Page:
Pandora’s Tower falls short of what could have been a real classic on the Wii because of the little details we gamers love. The weapon system is a flaw that cannot be ignored. Why have weapons if you’re more inclined to pull enemies with your chain? Nothing beats the true joy of tearing your foes apart with combo after combo. Though it has to be said when the story unravels itself, it truly is remarkable. I won’t give out any spoils on the main story or the endings as you will need to experience them for yourself but be warned over the butchered dialogue is fairly cringe more often than not. That being said, you will find yourself lost in the beauty of game. The detail in the monsters especially the Master’s are something to behold. And if you get yourself the limited edition case, you will get the art book which features the original drawings for the game. For what can be said about Pandora’s Tower is that it’s certainly a love story that can only come from Japan, William Shakespeare eat your flesh out.
The Verdict: Would recommend this game for anyone who loves adventure games as you will get lost in its beauty from time to time. Unfortunately with the hick ups presents, it cannot be classed a great game but it is a very close call on your preferences. 78/100
Tuesday, 5 March 2013
If you enjoy the antics of the Nintendo character we all love to hate, Wario like myself, then you would have got yourself a copy of his most recent adventure on the DS Master Of Disguise thinking that this would be another handheld classic. With memories of the infamous Wario Land series on the Gameboy, where Wario became the first playable hero who was actually a villain, there is always high hopes when the rotten thief gets another outing. However, since the Wario Land franchise has been transferred to home consoles, the DS outing for Wario is a massive disappoint in nearly every department.
The relatively unknown company in the West Sudak seemed to put a lot of effort into this title, creating an in-depth story and new enemies and gameplay features to bring a ‘new’ lease of life to the character. But in the grand scheme of things, I would have to give Sudak 100% for commitment but a mere 10% for execution.
This isn’t because I find the game so different to the other games that I hate it so much, it’s because there is very little going for Master Of Disguise that would make it anything more than the black sheep of the Wario series.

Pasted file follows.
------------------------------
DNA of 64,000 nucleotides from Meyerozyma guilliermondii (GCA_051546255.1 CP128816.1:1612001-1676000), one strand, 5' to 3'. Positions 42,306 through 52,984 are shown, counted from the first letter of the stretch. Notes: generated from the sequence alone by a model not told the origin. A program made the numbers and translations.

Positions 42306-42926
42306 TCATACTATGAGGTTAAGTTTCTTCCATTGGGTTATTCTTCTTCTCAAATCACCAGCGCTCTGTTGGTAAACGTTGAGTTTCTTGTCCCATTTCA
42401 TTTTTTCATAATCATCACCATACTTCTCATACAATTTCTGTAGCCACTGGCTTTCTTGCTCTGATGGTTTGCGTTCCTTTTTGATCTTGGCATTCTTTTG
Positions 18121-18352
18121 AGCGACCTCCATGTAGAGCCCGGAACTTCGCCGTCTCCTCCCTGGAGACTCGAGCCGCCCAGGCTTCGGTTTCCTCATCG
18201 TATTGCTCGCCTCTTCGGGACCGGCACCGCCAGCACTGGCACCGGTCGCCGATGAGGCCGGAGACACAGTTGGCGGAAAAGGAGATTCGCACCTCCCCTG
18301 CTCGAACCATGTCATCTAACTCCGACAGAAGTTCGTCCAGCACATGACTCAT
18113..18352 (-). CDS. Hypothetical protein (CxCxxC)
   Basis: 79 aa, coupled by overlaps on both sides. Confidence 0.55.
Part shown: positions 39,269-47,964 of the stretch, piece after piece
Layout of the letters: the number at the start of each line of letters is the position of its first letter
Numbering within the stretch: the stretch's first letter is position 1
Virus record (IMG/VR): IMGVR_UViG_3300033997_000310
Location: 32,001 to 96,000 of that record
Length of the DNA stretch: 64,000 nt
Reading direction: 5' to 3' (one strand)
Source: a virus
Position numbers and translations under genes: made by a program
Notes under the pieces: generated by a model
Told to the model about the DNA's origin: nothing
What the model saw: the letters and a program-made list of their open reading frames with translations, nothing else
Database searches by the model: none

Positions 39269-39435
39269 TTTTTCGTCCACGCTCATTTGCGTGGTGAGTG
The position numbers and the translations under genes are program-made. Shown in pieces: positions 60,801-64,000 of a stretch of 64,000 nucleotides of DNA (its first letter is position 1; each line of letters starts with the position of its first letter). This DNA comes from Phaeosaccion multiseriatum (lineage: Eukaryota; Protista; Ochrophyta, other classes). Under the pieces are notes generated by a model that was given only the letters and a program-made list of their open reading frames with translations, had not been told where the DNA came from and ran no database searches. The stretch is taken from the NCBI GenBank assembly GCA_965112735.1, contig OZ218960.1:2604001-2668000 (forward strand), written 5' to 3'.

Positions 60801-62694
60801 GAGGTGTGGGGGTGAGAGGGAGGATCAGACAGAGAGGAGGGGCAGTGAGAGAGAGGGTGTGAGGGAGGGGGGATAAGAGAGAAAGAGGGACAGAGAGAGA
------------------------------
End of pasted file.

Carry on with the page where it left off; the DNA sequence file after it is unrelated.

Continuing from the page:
The main problem with this game is the story. My god it’s boring. The gist of the game is that Wario is watching TV in his grotty flat when a TV report on a thief and his disguises comes on. For some reason, Wario gets mad and creates the Telmet to help him transform into the TV. First of all, this is way too random, even to pass in a video game. We have not seen Wario have an magical powers in the past so why does he suddenly have them now. Then, Wario goes into the TV and steals the thief’s wand which gave him the power to change disguises. If Wario is suddenly got magical powers, why does he have to have a wand to make him change disguises? It just doesn’t make any sense and the dialogue between Wario and the other thief who we find out is called Count Cannoli of the Cannoli Clan is dire. I just wanted to get into the action and play the game but instead we were treated to some pointless story that doesn’t make any sense.
Then you have the gameplays delivery and the unique attributes the game possesses. The premise sees you needing to acquire different disguising in the various levels as well as updates in the costumes abilities. To get them, you need to find the green chests in each level and complete a colouring in challenge. Though all the mini games are quite simple and very repetitive, that is not the main bump in this annoying cycle. When you do get the disguise you need to draw a shape on Wario to transform in the costume you need. Some are simple to do like drawing a circle on Wario’s head to get the spaceman suit to use a laser but there are some which are tedious to do. This would be the dragon and the bat costumes. To get the dragon, you need to draw a triangle tail at the back of Wario and to get the bat you need to draw a wing. The problem is with the detection of the DS touchscreen and at times the speed your using the stylus, you are more often than not going to get the right one and in most cases, loose some life. This gets even more infuriating with the professor ability at the boss battle of Stuffy the Dolphin. Performing jumps in a tight room in a short space of time is one thing, but when you have to quickly draw a mirrored P on Wario to use his springing boxing glove technique at a precise moment, then bring your head round to the fact of doing this in three stages and that if you fall in the water, you have to repeat the process again, then you have one frighteningly tense, frustrating, annoying, over the top bosses I think I've ever come across.
I would say the instance where I literally thought 'what the fuck' was on the fourth stage and you had to answer random riddles to please the sphinx in the museum. You went around the museum and saw what should have been clues in the exhibitions but were placed next to other clues randomly so you didn't get the link right away. You're just asking yourself when thinking of the answers, 'what's the point?' The riddles are neither clever nor are they fun. I don't mind a game trying to be a bit educational but questions like, 'What animal pals around with cats on rainy days?' with the answer being dogs are not what children should be learning.
I hate talking about one of my favourite characters in this light but I can't help it. Apart from a few clever platforming puzzles to solve, the game proves to be a disappointment and would not be featured on either the Virtual console or rehashed game collection anytime soon. My advice would be to only play this game if you are a Wario fanatic like myself and even then be wary. I am still hopeful of another Wario adventure classic on a handheld console, hopefully Nintendo can deliver on the 3DS with a renewal of the Wario Land saga of if not, something that resembles closer to that style rather than this drivel.
The verdict: Only get this game through a free gift on any purchase over a fiver. Very poor.